01 of 08
Don't Splurge on Gondola Rides
At one time, a primary source of transportation through the canals of Venice was the gondola. Motorized transportation has long since overtaken gondolas in practical importance.
The remaining gondola operations cater mainly to tourists.
The prices gondoliers charge their passengers are government-regulated, but don't assume the costs are inexpensive. You can easily pay in excess of $100 USD for a ride that lasts less than an hour, and the costs go up after sundown.
On special occasions, gondola rides make for memorable travel experiences. But be sure you understand the costs before you climb aboard, and make certain you've weighed this expense against other possible splurges in a city where paying too much for gondola rides is a very common mistake.Continue to 2 of 8 below.
02 of 08
Don't Pay Premiums to Stay Near Grand Canal
Much like paying top dollar to stay on the The Strip is among the common mistakes for Las Vegas travelers, so too is the perceived need in Venice to stay right on the Grand Canal or very close to it.
Not far from the high prices is the town of Mestre, just a few minutes by rail from the Venice's Santa Lucia train station. Mestre offers a selection of affordable lodging, yet lacks the physical beauty of Venice. But if you simply want an affordable place to sleep, it's worth a look.Continue to 3 of 8 below.
03 of 08
Don't Pay Summer Prices for Lodging
Venice can lose much of its charm during the busy summer months.
No one closes official access to the beautiful architecture and priceless artwork, but you'll sometimes struggle to enjoy the aesthetics as someone pushes in for a picture and a better look.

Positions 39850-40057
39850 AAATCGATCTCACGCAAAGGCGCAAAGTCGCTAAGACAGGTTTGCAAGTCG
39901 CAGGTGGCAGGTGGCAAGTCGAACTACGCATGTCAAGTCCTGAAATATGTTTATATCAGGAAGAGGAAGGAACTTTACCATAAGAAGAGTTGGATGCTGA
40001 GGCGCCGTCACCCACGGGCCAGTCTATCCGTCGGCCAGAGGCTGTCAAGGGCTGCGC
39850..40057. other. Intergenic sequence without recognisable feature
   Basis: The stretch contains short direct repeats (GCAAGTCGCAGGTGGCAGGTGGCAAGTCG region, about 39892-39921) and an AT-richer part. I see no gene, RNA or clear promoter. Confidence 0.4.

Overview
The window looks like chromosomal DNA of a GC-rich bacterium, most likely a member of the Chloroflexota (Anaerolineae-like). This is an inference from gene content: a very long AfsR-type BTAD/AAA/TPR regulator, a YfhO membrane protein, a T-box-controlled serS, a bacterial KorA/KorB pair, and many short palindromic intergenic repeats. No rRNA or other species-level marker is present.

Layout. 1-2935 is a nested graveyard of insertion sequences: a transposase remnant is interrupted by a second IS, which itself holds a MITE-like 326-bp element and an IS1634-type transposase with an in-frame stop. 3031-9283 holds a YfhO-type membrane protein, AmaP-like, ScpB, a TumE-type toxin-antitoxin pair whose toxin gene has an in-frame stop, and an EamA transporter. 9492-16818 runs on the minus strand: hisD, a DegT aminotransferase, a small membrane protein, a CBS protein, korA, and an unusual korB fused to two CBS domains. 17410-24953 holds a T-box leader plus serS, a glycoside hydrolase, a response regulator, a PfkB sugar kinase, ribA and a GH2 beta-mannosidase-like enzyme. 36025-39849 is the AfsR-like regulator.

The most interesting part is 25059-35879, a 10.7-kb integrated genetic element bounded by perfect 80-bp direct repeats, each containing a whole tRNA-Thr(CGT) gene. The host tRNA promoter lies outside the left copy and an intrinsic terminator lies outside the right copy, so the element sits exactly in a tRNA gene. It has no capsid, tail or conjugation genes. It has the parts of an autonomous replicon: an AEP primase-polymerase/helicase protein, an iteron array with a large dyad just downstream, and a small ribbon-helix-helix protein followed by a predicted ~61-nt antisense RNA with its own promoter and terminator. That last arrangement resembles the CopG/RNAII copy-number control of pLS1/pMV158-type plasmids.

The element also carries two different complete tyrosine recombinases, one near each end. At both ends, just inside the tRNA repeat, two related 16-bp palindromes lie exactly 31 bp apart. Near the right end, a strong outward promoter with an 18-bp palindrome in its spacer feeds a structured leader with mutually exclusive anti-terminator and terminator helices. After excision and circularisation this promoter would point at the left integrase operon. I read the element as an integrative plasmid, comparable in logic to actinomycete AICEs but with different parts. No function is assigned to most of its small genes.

It will come as no surprise that visits in these peak months require premium room rates. This is true even at the budget hotels, and many of those places report "no vacancy" quite frequently in the summer.
Many of us have little choice about the time of year in which we visit. But if you do have a choice, consider skipping Venice and its expensive room rates during the summer months.Continue to 4 of 8 below.
04 of 08
Don't Spend Too Much Time and Money on Shopping
Venice is famous for glass art objects associated with the nearby island of Murano. Backpackers are routinely warned about accidentally backing into these fragile works. Breakage expenses probably aren't in your travel budget.
But here are two problems that represent far more common mistakes: spending too much time and too much money shopping in Venice.
It's easy to fall into these patterns. The stores are climate-controlled and inviting. To be sure, many sell top-quality merchandise that will capture your curiousity.
By all means, block out some time for browsing the shops of Venice, but then resolve that you will stick to your itinerary and see some of the sights that make Venice famous.Continue to 5 of 8 below.
05 of 08
Don't Spend Too Much Time Standing in Line
One site not to be missed in Venice is St. Mark's Basilica. Admission is free, but your time inside will be limited so that the line out front keeps moving.
Let's focus on that line. In summer, it will be long.
I would never suggest you skip this architectural masterpiece, but it does pay to plan a visit for times when the line is likely to be shorter. Arriving prior to the opening time (9:45 a.m.) is likely to produce good results.